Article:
Heterogeneity poses a significant challenge in MR analysis, potentially indicating the presence of pleiotropy. To address this issue, we conducted Cochran’s Q test to detect horizontal pleiotropy and utilized funnel plot to evaluate heterogeneity (21). A P value >0.05 would be deemed as indicating insignificant heterogeneity. The WM model necessitates at least 50% of the weights to be derived from valid IVs and is advised for causal inference in the event of detecting horizontal heterogeneity in the IVW approach. This demonstrated superior estimation accuracy compared to MR-Egger and a more favorable finite sample type 1 error rate than did the IVW (22). The MR-Egger method, derived from Egger regression, was used to detect directional pleiotropy by incorporating an intercept term in the regression model. A convergence of the intercept term to 0 (<0.1) and a P value greater than 0.05 indicated the absence of evidence for directional pleiotropy in the analysis, thereby affirming the reliability of the MR analysis results. Additionally, the MR pleiotropy residual sum and outlier (MR-PRESSO) test was utilized to identify potential outliers (23). Subsequently, leave-one out analyses were conducted by excluding individual SNPs to identify highly influential SNPs, demonstrating the robustness of the casual estimation (24). (Analysis was conducted in R (R 4.3.1) and figures were produced using the package ggplot2 (Wickham, 2009).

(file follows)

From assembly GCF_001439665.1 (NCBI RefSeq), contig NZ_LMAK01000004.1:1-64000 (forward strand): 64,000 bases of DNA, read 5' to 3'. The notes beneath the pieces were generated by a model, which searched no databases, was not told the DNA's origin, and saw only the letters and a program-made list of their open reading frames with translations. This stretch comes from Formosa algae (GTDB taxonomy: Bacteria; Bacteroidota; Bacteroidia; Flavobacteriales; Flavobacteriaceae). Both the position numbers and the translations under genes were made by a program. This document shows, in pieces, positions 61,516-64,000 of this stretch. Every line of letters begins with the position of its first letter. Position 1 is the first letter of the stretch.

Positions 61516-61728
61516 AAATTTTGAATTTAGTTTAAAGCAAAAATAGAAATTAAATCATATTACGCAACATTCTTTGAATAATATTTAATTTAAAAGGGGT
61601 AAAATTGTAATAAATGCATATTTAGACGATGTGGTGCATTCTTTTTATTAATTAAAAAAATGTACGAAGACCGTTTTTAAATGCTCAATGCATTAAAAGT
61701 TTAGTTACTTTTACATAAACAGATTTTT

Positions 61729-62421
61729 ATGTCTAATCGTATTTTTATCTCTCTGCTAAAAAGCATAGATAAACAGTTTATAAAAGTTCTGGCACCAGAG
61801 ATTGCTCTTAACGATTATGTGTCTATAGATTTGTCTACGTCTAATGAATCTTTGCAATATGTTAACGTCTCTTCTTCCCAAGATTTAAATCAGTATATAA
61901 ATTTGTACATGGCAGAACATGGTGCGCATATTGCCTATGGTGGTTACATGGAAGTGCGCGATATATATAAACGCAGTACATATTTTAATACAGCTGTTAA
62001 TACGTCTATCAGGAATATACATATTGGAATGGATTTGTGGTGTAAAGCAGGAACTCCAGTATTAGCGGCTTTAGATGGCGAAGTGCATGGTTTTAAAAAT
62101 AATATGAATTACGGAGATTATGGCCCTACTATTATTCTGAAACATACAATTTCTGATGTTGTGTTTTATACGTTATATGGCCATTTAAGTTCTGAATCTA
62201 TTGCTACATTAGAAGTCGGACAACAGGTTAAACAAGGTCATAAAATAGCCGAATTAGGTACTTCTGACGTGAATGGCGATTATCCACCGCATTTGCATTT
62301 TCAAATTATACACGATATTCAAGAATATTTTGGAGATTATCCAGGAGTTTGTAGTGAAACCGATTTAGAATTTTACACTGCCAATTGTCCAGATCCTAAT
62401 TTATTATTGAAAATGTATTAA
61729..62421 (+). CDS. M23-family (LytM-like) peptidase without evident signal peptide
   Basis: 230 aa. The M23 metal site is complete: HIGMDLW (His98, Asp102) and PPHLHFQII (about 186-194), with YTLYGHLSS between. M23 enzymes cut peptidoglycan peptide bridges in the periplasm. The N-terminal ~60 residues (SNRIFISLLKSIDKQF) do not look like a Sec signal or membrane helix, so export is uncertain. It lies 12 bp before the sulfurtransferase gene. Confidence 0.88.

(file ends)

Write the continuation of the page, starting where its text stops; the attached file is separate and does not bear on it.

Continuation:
Power analysis

The statistical power for MR was determined through power calculation using the online tool At a type I error rate of 0.05, the statistical power for the association between psoriasis and ED was found to be 100%. Additionally, the overlap and bias were assessed utilizing the online software available


Instrumental variable information

After excluding SNPs that did not meet the criteria of genome-wide significance (P<5×10−8), LD (R2<0.001 and distance <10,000 kb), and F-statistics (F>10), and harmonizing the SNPs, 20 SNPs were selected as IVs for evaluating the effects of psoriasis on ED (Table 1). After searching the corresponding SNP in the PhenoScanner, one SNP (rs13191494) related to the risk factors of ED (diabetes mellitus and hyperthyroidism) was removed, and finally, 19 SNPs were retained. In the reverse direction, we identified four SNPs for assessing the effects of ED on psoriasis, using the criteria of P<5×10−6 and R2<0.001 (Table 2).

Table 1

Information on instrument SNP (psoriasis to ED)

SNP Chromosome Position Effect allele Other allele Beta Eaf SE Sample size P value R2 F-statistic
rs11581607 1 67707690 A G −0.0026 0.0668 0.000443 462,933 5.20E−09 7.37E−05 34.11
rs4112787 1 152551325 T C 0.0016 0.6585 0.000233 462,933 1.60E−12 1.08E−04 49.86
rs2111485 2 163110536 G A 0.0014 0.6067 0.000226 462,933 1.00E−09 8.05E−05 37.27
rs842636 2 61091950 A G −0.0013 0.4354 0.000223 462,933 2.50E−09 7.68E−05 35.54